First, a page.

DAILY: Have you ever participated in a peer review or class workshop before? If so, was it helpful? Why or why not? What do you think creates a helpful workshop environment?
*look for grammatical/syntactical errors and/or typos last, and only if there is time -- you can always tell the person that you noticed some problems but didn't have time to mark them.
- ask students about daily -- discuss what workshop means (how do we avoid criticizing ideas or personalities? what is a readerly response? how can we stay focused on the writing?
- ask students about criteria for the S/R assignment -- how does that influence what you'll want to look for when you're workshopping another's paper?
- list on the board criteria for good summary, good response
- create a hierarchy of what to look for first (what do you think is the most important thing to look for? second most important? and so on)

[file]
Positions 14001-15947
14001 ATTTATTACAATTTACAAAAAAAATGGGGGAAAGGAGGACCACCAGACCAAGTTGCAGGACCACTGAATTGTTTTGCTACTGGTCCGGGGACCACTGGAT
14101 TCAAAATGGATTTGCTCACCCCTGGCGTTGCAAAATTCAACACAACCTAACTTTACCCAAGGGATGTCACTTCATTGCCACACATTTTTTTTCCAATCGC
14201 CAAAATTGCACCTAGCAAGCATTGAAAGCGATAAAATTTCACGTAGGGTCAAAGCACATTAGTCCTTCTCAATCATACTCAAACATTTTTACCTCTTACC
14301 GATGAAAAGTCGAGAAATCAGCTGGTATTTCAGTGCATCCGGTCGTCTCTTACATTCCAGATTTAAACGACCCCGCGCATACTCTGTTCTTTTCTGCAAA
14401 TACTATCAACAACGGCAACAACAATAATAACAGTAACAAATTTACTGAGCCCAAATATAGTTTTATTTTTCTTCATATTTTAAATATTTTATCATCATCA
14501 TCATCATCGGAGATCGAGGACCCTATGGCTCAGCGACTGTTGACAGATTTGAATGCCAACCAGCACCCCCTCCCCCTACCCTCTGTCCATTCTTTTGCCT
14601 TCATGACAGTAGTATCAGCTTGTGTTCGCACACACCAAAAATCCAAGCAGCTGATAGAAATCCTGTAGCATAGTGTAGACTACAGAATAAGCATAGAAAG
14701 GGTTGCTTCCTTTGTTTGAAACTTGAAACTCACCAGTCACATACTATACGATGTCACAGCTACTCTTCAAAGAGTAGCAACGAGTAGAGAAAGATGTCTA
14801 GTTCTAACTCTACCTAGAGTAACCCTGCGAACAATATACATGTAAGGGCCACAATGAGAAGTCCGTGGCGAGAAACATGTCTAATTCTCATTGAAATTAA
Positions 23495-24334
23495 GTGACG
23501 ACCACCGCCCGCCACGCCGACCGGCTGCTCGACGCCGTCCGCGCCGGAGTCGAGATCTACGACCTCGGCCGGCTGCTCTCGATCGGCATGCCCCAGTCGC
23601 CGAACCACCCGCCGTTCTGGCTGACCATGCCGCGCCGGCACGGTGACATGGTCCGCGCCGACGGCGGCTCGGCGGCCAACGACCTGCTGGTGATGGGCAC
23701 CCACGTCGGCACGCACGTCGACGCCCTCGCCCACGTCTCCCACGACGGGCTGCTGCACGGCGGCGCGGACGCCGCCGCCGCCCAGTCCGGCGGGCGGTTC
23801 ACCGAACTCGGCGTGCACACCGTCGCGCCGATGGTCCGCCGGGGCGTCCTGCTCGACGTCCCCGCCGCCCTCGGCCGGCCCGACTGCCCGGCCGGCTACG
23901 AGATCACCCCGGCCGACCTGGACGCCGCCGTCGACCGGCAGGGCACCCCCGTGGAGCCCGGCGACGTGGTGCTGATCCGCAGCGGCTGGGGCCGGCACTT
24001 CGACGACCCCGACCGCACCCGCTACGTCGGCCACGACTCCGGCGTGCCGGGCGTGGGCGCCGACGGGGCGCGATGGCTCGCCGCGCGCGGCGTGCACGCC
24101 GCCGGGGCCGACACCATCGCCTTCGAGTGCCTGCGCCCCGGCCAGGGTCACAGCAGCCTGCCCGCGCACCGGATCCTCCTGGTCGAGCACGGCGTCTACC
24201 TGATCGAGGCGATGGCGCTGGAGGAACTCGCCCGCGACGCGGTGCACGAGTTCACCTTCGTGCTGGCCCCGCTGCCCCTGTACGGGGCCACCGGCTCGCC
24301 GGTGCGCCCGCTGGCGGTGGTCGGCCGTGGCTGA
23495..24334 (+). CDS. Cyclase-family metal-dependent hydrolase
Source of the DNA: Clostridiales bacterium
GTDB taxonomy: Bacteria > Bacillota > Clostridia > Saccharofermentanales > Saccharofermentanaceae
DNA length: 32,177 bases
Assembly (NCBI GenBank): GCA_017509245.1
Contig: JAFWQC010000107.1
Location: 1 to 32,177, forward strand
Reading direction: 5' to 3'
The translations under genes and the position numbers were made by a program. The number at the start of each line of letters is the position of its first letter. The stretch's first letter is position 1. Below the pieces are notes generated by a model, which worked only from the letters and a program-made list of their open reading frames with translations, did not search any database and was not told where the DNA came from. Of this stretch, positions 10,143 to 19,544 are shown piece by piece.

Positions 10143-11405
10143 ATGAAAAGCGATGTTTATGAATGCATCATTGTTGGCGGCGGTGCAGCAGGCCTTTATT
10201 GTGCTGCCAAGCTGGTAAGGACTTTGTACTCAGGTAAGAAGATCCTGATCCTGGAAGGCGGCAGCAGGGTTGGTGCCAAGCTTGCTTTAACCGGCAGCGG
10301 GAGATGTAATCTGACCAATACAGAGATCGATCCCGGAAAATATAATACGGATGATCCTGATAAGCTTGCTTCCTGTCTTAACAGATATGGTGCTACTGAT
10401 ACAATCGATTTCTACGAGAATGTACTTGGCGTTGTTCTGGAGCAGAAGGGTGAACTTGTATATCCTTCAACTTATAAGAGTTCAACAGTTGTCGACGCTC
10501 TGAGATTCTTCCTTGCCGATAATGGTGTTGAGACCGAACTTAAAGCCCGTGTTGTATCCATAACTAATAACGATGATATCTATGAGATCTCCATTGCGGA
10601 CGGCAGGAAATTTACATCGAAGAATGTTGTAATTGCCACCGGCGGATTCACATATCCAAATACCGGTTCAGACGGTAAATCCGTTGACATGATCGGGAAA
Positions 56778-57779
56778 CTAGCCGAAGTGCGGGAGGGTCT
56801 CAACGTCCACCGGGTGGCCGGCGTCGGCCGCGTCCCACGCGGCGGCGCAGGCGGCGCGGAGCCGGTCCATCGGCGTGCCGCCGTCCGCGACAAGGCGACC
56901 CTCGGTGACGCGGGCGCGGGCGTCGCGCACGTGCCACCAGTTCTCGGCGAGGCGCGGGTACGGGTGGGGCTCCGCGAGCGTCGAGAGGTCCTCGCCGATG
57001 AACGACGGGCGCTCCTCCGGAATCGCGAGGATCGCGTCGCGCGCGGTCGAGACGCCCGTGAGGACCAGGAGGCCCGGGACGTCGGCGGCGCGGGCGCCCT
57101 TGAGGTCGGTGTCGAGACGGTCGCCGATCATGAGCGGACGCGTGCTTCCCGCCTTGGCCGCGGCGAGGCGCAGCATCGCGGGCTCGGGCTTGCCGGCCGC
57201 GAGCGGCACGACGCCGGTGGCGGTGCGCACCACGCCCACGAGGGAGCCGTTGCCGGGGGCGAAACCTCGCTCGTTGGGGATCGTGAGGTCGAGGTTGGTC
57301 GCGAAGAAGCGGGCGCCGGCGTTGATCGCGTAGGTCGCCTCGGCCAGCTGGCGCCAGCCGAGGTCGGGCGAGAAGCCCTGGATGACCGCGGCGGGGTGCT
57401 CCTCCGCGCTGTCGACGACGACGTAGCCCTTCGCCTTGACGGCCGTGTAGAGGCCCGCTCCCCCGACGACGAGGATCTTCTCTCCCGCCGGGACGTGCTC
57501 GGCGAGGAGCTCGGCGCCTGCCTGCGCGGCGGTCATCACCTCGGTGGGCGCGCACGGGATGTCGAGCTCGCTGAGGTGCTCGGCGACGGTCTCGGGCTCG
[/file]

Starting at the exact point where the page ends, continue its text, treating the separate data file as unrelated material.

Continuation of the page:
- main points, author tags, name of article, no personal opinion or "slanted" language, clear and concise etc. (summary)
- claim, approach (agree/disagree, interpret/reflect, analyze the effectiveness), plenty of concrete examples, no tangents, coherence etc. (response)
pass out sample S/R and have students skim it in groups (same groups they worked in last Wednesday [seven minutes]) -- put one on the overhead and workshop as a class.
HOME WORK: finish writing rough drafts for Wednesday -- print BEFORE class and bring a complete draft -- no lame one and a half page scrawlings.